Last week was extremely busy, and a combination of successes and failures. I’ve been grappling for awhile now with what to do as an alternative to Ning. We’ve paid for a few networks in the school to be mini networks, and that’s no headache at $20.00 for the year. A mini network enables you to have forums, blogs, to embed videos and pictures and to run this ad free. It suits the functions of the Yr 9 Ning we run, which is into it’s second year now, and other Nings that support our book club and our Sleepout for Schools effort. Another teacher runs a Ning that has pages and chat and her faculty has paid the $200.00 fee to sustain this for the year. As I’m sure you’ve gleaned if you read this blog regularly, I’m a big fan of Ning and its use as a virtual learning community in our school. I don’t object to having to pay the fees either; I think we’re going to see more Web based services begin to charge and I think our school communities will have to start budgeting for this, just like we do for placing books on library shelves or subscribing to databases.
Last year we ran a really successful Ning for a week long inquiry project at Year 8. That Ning contained groups and chat, and the students used these really productively throughout the course of that week to publicise what they were investigating and to collaborate and organise themselves. This last week saw the Inquiry week run again and we wanted to use Ning to support the students and encourage transparency with what they were doing. The issue for us was this; the project runs for one week of the year. Did we want to pay $200.00 for a Ning, a cost that was necessary if we wanted to encourage the formation of groups and utilise chat? Well, no, we didn’t.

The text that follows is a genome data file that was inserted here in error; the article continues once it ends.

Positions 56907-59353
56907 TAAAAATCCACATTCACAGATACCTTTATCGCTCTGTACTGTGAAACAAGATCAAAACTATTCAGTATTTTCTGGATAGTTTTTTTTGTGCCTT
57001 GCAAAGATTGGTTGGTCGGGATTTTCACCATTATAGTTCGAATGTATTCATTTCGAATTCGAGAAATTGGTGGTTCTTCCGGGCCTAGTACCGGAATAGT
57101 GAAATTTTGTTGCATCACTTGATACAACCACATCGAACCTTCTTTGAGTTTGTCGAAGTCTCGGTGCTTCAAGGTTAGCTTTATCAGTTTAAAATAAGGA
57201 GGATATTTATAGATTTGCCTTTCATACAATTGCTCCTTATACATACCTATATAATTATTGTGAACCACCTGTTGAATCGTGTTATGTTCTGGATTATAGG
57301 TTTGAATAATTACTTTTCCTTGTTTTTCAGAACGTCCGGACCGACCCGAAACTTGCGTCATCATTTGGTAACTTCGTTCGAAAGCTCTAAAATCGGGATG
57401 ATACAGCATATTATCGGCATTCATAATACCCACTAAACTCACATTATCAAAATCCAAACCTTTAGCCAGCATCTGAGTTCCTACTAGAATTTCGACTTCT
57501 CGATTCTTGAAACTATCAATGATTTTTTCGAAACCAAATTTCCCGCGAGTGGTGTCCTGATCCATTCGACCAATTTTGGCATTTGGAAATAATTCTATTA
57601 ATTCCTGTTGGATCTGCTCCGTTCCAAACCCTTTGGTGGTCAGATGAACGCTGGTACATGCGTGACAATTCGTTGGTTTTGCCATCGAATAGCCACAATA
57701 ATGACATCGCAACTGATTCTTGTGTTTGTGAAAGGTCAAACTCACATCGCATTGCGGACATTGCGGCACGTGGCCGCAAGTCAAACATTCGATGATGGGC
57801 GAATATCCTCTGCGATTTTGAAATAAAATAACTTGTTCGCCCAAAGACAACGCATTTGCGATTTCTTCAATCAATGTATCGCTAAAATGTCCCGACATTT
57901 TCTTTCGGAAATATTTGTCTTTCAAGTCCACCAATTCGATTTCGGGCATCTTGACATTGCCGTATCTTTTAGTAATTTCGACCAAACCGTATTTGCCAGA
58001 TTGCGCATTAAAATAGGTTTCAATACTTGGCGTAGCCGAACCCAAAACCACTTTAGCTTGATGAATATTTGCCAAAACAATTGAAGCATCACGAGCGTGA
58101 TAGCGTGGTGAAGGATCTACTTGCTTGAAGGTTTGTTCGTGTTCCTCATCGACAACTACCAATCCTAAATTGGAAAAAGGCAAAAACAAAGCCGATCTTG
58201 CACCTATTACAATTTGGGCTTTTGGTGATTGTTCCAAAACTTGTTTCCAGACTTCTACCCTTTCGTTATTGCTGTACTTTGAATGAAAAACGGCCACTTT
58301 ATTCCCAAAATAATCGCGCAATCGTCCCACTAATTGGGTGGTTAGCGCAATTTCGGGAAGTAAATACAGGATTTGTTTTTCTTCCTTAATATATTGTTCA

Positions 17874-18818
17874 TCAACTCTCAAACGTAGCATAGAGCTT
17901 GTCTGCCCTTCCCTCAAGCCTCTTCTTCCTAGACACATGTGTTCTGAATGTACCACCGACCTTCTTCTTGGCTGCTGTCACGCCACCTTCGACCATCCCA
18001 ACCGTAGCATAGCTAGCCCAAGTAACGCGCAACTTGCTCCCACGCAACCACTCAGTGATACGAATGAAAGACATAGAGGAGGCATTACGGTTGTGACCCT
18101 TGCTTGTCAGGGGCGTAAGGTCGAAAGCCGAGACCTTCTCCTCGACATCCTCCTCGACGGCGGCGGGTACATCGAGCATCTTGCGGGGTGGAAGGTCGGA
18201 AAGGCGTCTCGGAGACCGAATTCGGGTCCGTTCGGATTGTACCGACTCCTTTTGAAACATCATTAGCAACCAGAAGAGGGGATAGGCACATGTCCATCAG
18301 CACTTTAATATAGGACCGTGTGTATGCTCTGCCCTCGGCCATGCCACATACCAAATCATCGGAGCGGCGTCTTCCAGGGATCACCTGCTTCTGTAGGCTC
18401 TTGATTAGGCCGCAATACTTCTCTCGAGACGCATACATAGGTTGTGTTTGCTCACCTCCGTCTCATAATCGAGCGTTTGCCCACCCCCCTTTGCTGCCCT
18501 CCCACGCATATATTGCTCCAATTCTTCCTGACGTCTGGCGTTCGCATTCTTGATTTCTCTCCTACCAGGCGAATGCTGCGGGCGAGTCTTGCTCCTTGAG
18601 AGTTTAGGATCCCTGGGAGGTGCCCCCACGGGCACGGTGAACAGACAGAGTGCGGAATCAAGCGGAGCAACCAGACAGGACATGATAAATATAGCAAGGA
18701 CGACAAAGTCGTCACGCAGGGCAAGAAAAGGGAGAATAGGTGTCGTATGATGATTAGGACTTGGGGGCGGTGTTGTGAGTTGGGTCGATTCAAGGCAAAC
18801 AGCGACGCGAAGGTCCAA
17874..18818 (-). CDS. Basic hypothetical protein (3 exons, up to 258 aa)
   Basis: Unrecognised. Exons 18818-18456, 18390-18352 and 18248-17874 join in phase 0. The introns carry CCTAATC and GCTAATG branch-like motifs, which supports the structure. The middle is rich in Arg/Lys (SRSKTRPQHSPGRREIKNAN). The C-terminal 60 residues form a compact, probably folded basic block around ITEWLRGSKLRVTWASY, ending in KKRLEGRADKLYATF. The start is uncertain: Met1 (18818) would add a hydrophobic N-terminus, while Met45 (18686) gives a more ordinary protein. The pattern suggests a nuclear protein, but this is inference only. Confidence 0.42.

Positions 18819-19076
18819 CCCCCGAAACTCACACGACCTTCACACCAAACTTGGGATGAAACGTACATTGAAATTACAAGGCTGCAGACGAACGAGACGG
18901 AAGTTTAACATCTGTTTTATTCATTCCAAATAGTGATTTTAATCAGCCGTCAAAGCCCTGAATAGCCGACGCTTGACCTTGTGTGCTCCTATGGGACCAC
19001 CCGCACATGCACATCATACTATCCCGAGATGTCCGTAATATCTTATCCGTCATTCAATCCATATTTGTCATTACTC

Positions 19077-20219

So, I looked for alternatives. I set up a site using Grouply, but it wasn’t as intuitive as Ning and forum discussions didn’t seem to be highlighted on the front page, you had to move into a tab to see them. We wanted the students to see forum discussions front and centre when they reached the page. It also didn’t support any sort of chat feature so that made it limited in its use for us. A bit of a callout for suggestions on Twitter led me to Wall.fm, and it seemed I had found the answer.
Wall.fm lets you have forums, blogs, photos, videos and, importantly for our needs, groups and a wall where you can post comments. (a bit reminiscent of Facebook) There are only a handful of themes so you can’t go to town customising the look of the site, but it is functional. You can make it private or have it open. I set it up and it looked like it was going to do the job we needed it to do. I launched it with the kids on their first day of solid research and they were keen to get started. Frustratingly, we hit hiccups when a number of them were unable to validate their membership because the emails didn’t reach their inbox. It was hit and miss. Some kids were flying and forming groups and leaving comments, and others were locked out of the site. As a result, we didn’t have the dynamic virtual learning environment supporting this inquiry like we had last year. Pretty disappointing for all of us.
I sent a message through the site asking why it may be that we were having issues. I tried changing the email address at the back end of the site to see whether or not validation emails could then get through. No reply at all from the help desk at Wall fm. left me floundering really. If you can’t get support then that doesn’t bode well for a social network really.